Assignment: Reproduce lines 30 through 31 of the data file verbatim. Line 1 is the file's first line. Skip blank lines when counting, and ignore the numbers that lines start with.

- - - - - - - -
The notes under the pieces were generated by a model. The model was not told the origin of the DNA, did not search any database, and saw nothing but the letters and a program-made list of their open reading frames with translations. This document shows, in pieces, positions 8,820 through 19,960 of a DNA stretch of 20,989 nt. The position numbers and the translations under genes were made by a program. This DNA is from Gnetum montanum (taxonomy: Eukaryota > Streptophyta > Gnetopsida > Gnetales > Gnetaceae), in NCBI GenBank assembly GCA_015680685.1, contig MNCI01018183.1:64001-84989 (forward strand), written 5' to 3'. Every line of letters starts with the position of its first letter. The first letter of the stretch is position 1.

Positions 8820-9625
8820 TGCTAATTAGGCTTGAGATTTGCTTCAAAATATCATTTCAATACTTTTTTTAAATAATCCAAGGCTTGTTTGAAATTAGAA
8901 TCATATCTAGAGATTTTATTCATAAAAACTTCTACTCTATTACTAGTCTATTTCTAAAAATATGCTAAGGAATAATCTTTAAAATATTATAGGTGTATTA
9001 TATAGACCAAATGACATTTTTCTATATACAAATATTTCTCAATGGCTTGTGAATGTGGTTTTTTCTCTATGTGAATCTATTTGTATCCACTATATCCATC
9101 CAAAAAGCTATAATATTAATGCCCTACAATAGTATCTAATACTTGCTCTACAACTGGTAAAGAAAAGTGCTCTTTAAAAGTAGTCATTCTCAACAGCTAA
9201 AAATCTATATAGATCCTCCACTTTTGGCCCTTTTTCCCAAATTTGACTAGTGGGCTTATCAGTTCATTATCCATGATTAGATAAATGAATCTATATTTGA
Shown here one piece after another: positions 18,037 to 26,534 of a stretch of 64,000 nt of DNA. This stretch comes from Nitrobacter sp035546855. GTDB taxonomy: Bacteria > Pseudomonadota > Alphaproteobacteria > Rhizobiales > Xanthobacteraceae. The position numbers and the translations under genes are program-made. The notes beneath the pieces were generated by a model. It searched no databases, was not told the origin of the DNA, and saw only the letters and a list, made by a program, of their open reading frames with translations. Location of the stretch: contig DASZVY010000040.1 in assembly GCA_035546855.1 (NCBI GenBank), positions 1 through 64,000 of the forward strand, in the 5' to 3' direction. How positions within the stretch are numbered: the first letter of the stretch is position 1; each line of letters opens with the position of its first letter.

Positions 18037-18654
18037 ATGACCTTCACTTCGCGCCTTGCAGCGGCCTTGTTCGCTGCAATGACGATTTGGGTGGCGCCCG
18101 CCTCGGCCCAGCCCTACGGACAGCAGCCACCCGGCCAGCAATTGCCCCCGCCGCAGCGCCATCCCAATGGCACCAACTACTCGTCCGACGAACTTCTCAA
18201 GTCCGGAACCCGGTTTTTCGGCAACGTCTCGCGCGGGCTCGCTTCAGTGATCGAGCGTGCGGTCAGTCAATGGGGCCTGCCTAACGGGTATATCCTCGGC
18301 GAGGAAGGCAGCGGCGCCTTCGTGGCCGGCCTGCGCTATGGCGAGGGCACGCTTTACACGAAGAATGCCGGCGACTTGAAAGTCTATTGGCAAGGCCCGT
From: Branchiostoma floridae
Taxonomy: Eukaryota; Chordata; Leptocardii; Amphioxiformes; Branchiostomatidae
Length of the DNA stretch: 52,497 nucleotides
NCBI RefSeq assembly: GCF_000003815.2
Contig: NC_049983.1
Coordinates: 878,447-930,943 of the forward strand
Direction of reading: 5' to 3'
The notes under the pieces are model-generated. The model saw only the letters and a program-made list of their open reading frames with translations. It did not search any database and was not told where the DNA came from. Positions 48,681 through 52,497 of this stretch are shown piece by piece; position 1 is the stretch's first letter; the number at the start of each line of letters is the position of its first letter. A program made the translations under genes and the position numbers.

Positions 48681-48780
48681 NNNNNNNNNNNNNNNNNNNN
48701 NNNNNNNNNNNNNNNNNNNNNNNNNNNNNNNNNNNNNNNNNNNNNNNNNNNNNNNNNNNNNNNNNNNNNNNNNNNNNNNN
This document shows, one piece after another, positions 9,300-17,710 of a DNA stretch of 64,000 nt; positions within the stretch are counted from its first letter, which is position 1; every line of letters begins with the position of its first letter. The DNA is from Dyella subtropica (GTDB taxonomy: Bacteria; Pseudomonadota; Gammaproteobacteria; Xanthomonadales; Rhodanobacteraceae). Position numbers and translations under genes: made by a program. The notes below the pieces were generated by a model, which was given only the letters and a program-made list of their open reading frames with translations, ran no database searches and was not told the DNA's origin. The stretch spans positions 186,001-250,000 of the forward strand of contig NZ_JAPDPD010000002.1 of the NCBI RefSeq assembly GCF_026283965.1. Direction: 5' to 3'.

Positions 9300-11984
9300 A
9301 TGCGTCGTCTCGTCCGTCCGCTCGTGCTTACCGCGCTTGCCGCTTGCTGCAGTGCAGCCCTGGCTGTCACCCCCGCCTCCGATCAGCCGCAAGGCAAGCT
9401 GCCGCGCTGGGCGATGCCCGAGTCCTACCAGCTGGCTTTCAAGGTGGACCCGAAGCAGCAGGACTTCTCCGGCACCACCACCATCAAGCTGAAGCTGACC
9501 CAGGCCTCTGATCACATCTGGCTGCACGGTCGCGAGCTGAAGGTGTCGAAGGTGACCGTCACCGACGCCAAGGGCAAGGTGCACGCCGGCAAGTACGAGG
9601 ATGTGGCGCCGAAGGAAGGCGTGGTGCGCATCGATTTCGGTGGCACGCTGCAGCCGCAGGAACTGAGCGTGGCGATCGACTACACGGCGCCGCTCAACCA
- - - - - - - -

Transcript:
9501 CAGGCCTCTGATCACATCTGGCTGCACGGTCGCGAGCTGAAGGTGTCGAAGGTGACCGTCACCGACGCCAAGGGCAAGGTGCACGCCGGCAAGTACGAGG
9601 ATGTGGCGCCGAAGGAAGGCGTGGTGCGCATCGATTTCGGTGGCACGCTGCAGCCGCAGGAACTGAGCGTGGCGATCGACTACACGGCGCCGCTCAACCA